BAM presents the U.S. premiere of Peter Brook's adaptation of the Sanskrit epic 'The Mahabharata,' about a King's struggle to rule in a post-civil war society. Part of BAM's 2016 Next Wave Festival. More…
Thirty years after his legendary sunset-to-sunrise production of 'The Mahabharata' consecrated the BAM Harvey stage, legendary director Peter Brook returns with 'Battlefield,' a distillation of the central story in the ancient Sanskrit poem. In the wake of an apocalyptic civil war, a remorseful King Yudishtira—his hands still bloodied from the carnage—desperately seeks some just way to rule over murderers and victims alike. Silk scarves become rivers and shrouds; four actors are reincarnated as worms and eagles, victims, and perpetrators; and a single instrumentalist scores the bleak peace of oblivion, giving haunting new life to this staggering Indian epic.
See it if You're Brook fan, never seen the original, like to explore huge moral issues via an Indian folktale with a few stunning stage images
Don't see it if You expect an action-packed look at aftermath of a cataclysmic war or extensive use of Indian theatre techniques. Don't like dry allegories
See it if you want to see a production by the legendary Peter Brook. While I enjoyed the first half, the second half kind of lost its focus.
Don't see it if you are easily bored by the occasional long, droning speech. This work is still so relevant to today–I'd give it a chance.
See it if you would like to sample in miniature a legendary production with astonishingly graceful acting and staging.
Don't see it if you believe an epic should have a big cast, a lengthy running time, and a large and hyperactive staging.
See it if for an exploration by a theatrical genius of conflict and its effects on humans. Brook is a rare bird and deserves his devoted audience.
Don't see it if you don't like any philosophy onstage, or want a lot of action or elaborate sets/costumes. This is a quiet but moving and gorgeous piece.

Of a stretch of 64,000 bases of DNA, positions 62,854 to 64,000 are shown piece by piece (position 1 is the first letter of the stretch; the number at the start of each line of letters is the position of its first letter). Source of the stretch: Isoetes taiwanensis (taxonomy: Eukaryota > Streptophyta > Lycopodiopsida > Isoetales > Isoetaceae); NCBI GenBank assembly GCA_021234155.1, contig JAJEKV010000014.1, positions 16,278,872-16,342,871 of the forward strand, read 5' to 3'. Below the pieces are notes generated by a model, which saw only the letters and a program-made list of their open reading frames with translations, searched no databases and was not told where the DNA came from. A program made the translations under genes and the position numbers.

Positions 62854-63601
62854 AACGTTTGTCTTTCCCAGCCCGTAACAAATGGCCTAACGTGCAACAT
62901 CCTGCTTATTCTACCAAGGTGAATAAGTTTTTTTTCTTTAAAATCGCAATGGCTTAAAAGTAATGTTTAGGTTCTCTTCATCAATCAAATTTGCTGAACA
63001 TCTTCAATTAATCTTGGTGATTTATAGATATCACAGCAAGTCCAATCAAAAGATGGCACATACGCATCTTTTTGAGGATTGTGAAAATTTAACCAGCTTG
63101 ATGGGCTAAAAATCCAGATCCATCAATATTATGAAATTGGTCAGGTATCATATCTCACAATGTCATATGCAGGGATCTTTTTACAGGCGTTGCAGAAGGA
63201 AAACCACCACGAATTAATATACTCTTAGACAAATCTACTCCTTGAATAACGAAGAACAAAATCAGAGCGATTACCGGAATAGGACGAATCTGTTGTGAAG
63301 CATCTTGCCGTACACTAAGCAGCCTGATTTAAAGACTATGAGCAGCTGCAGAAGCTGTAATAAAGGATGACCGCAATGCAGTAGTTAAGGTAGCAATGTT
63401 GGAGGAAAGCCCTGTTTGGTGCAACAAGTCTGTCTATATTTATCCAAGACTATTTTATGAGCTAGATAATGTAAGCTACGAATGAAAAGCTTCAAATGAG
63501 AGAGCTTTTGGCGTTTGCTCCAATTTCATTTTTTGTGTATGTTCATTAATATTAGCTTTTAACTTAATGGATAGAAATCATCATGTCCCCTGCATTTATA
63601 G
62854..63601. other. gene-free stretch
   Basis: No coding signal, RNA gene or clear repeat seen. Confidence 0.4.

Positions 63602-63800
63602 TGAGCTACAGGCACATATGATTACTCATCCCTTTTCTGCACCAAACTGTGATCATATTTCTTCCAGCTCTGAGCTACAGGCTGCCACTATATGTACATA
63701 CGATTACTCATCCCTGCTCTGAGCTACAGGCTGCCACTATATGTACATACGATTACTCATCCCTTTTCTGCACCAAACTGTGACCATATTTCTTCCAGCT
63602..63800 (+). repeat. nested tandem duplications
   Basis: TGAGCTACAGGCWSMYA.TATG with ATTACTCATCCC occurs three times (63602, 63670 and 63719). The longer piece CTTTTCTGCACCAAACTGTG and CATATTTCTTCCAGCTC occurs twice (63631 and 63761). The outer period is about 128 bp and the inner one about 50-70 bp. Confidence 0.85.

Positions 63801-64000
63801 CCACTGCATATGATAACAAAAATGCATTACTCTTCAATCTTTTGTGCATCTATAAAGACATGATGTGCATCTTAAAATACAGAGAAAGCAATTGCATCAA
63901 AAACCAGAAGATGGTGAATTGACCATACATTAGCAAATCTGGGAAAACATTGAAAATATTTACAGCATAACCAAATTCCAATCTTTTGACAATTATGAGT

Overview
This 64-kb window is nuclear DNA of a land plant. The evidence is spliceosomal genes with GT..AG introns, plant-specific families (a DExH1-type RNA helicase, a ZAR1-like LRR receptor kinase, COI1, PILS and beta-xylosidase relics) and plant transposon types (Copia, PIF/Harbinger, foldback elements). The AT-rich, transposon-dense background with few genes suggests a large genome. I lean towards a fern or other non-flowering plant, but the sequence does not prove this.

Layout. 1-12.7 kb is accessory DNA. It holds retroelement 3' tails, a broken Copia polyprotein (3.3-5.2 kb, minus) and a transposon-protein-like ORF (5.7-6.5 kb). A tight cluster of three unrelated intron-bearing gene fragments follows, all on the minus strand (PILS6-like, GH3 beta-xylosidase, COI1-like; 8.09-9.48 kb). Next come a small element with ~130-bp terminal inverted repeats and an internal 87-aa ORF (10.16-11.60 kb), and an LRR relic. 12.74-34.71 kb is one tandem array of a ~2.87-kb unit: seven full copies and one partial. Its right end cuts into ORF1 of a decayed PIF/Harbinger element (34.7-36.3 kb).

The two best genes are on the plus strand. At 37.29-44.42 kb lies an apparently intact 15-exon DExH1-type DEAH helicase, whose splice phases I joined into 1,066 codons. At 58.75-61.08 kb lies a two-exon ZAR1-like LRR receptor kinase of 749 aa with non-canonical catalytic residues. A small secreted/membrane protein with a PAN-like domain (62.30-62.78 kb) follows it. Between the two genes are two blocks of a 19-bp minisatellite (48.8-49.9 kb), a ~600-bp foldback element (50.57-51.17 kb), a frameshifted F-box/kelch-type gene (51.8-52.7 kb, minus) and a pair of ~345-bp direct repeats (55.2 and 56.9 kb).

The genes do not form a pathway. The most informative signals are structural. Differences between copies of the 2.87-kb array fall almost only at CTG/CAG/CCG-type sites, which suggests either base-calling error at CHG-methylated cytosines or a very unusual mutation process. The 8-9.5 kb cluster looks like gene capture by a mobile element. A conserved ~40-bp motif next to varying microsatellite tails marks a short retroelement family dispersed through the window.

See it if You want a mesmerizing, breathtaking, borderline religious experience.
Don't see it if you need flashy staging, flashy costumes, and don't want to sit still and join in communion with the actors.
See it if I started Ushering at BAM so was excited to see this, unfortunately I worked it twice and was bored both times
Don't see it if Want an entertaining evening of theater
See it if you are interested in watching four actors transform and tell an expansive epic story using simply sticks, scarves and their instruments.
Don't see it if you love big spectacle shows.
See it if You will see anything by Peter brook, as I will, but won't be as disappointed as I was.
Don't see it if You are looking for a static, undramatic, play that takes Peter brooks 9 hour Mahabharata and unsucessfully tries to reduce it to one hour
See it if you like having your imagination activated while being asked and guided through big questions
Don't see it if you think theater is a passive engagement or you just want entertainment
See it if You want to see the work of Peter Brook and have heard of his legendary Mahabharata, from which this play is taken. 5 actors, 1 drummer.
Don't see it if You like traditional drama--this is storytelling/folktale on a simple set, masterfully presented.
See it if You want a cultural experience, filled with deep storytelling.
Don't see it if you can't remember a bunch of names at once or have no interest in non-Western stories or story-telling traditions.
See it if I can't think of one single thing to cause you to want to see it. Fortunately, the torture is pretty short.
Don't see it if ...inept writing and sub-inept acting are not your cup of tea. Endless (and slow) stream of pseudo-philosophical mambo-jumbo.